Animals on the Border
Photographs of Endangered Animals in Africa, Canada, and Borneo
OCTOBER 6 - NOVEMBER 17, 2000
"To look into the eyes of many animals, particularly the big ones like bear and elephant, is to sense a degree of calm and certainty rarely felt in people. On the spectrum of what might be called existential contentment, animals surpass humans." James Balog
Andrew Smith Gallery opens a powerful exhibit by James Balog, renowned for his photographs of endangered animals around the world. In the past 30 years concerns have mounted for the needs and rights of animals throughout all western societies. Balog has long been at the forefront of this movement, believing that "a good still picture planted in human brain cells can ripple a long way." His photographs and books have helped to profoundly raise awareness about the plight of all animals. Balog is the author of two important books that advocate the preservation of vanishing animals, birds, and reptiles: Survivors: A New Vision of Endangered Wildlife (1990), and Animal (1999). His award-winning photographs have been internationally exhibited and published in major publications including National Geographic. In 1996 a selection of his photographs became the U.S. postal stamp series of endangered species in the United States. Mr. Balog will attend the opening at Andrew Smith Gallery on Friday, October 6 from 5 to 7 p.m. He will also give a slide lecture on Saturday, Oct. 7th at 7 p.m. at Tipton Hall at the Marion Center, College of Santa Fe. The exhibit at Andrew Smith Gallery continues through November 17, 2000.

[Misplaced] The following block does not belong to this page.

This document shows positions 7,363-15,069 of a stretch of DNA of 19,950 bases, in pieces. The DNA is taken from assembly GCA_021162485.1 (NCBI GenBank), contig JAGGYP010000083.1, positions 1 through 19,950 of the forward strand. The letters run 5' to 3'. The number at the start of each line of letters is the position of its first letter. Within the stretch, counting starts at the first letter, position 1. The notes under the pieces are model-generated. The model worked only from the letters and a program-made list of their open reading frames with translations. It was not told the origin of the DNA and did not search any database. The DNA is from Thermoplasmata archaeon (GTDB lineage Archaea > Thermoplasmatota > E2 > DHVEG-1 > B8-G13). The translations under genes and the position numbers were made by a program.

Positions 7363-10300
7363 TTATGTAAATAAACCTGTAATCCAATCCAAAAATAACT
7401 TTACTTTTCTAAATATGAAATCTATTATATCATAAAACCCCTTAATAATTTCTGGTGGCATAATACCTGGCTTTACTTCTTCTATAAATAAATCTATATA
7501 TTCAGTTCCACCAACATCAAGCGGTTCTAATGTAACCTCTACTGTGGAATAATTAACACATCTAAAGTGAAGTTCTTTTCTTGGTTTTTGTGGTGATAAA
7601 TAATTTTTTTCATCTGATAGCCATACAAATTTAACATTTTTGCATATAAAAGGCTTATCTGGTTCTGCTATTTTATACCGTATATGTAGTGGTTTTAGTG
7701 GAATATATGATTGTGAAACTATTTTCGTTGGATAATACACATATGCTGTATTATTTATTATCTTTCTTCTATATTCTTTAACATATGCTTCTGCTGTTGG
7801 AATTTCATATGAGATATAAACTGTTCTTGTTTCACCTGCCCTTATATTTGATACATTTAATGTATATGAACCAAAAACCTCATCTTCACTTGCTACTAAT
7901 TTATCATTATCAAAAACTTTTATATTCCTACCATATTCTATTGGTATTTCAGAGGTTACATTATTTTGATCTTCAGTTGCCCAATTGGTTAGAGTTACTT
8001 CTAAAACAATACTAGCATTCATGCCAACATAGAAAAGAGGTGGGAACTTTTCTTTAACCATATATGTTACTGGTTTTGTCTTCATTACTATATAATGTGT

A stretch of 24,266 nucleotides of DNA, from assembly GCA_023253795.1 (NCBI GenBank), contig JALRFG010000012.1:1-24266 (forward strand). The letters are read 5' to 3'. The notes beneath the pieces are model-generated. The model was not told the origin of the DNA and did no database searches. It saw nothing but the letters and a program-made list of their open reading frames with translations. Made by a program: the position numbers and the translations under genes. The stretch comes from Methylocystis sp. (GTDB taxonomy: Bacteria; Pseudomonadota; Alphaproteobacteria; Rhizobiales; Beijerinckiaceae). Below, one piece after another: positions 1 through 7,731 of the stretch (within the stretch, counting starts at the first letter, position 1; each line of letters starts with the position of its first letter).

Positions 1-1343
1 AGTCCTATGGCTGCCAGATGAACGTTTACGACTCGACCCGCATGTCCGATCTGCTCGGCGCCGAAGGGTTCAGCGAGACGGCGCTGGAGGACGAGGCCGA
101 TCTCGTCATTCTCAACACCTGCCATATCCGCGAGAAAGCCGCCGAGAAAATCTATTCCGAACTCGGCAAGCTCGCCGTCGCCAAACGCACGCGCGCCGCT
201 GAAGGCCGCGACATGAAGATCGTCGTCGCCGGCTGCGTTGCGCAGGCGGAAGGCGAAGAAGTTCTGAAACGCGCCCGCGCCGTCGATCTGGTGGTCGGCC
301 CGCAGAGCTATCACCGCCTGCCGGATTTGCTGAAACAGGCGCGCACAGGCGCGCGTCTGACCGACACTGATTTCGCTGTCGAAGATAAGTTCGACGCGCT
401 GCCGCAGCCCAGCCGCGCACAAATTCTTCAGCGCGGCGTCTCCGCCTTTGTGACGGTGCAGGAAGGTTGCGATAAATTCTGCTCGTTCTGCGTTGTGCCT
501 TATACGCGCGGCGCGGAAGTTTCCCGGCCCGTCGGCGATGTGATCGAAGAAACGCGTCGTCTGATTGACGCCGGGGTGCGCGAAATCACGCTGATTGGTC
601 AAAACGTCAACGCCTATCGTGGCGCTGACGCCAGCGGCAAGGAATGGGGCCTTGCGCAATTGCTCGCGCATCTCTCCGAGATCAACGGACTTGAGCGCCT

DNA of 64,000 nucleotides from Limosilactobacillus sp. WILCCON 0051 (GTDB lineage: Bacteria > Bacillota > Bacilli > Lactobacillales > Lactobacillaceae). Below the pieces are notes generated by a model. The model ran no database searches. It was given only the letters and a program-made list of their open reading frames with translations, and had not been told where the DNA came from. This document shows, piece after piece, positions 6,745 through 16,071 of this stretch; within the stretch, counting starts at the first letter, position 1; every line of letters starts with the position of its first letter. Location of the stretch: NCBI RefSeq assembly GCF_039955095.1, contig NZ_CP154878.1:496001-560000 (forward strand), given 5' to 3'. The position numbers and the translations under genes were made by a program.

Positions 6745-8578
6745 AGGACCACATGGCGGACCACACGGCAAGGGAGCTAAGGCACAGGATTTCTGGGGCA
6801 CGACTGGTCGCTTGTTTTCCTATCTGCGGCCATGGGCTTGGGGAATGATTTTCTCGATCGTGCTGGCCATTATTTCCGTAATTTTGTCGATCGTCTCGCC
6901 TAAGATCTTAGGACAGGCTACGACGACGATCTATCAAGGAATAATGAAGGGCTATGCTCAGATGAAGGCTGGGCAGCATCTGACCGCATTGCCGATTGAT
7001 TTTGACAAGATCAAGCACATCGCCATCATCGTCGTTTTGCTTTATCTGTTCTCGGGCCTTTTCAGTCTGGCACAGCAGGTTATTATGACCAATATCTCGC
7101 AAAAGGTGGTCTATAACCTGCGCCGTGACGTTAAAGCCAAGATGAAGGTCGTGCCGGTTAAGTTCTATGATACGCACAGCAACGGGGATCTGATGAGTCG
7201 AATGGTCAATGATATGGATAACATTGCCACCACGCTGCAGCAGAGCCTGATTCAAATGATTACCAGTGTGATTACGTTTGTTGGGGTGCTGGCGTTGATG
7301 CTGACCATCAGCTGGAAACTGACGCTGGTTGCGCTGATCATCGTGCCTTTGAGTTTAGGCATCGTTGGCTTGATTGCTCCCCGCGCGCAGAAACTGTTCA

Growing up in the New York metro area in the 1950s, James Balog watched the habitats of woodland animals near his home disappear under the burgeoning suburbs. A born naturalist and outdoorsman, he developed an unquenchable desire to understand the boundaries and tensions between the natural and civilized world. His life's work has been to photographically document the effects of human exploitation of nature. In particular, he has drawn attention to the fact that some 900 animal species are currently endangered. In an effort to show all sides of a very complex issue, Balog has photographed animals living in the wild, being scientifically bred on reserves, or living in the "artificial twilight zone of zoos." He has also photographed animals being hunted by humans,
butchered for meat, displayed as trophies, and exterminated as pests. To achieve the breadth of his vision, Balog has purposely overturned the popular assumption that in nature photography animals must appear in the wild without any reference to humans. Balog believes that on today's earth there are virtually no Eden-like enclaves of habitat. He does not romanticize his subjects, whose native habitats are being exploited for farmland, living space, lumber, minerals, and most recently, eco-tourism.
Many of Balog's images are strikingly beautiful compositions of color, texture, and design, made with sophisticated studio equipment, that describe the stunning beauty of his subjects. In one body of work he attempted to raise animals to the status of super-models, blending classical portraiture with fashion imagery, such as when he photographed Sally the Chimp and Isabella Rossellini together, implying that both are celebrities in their own right.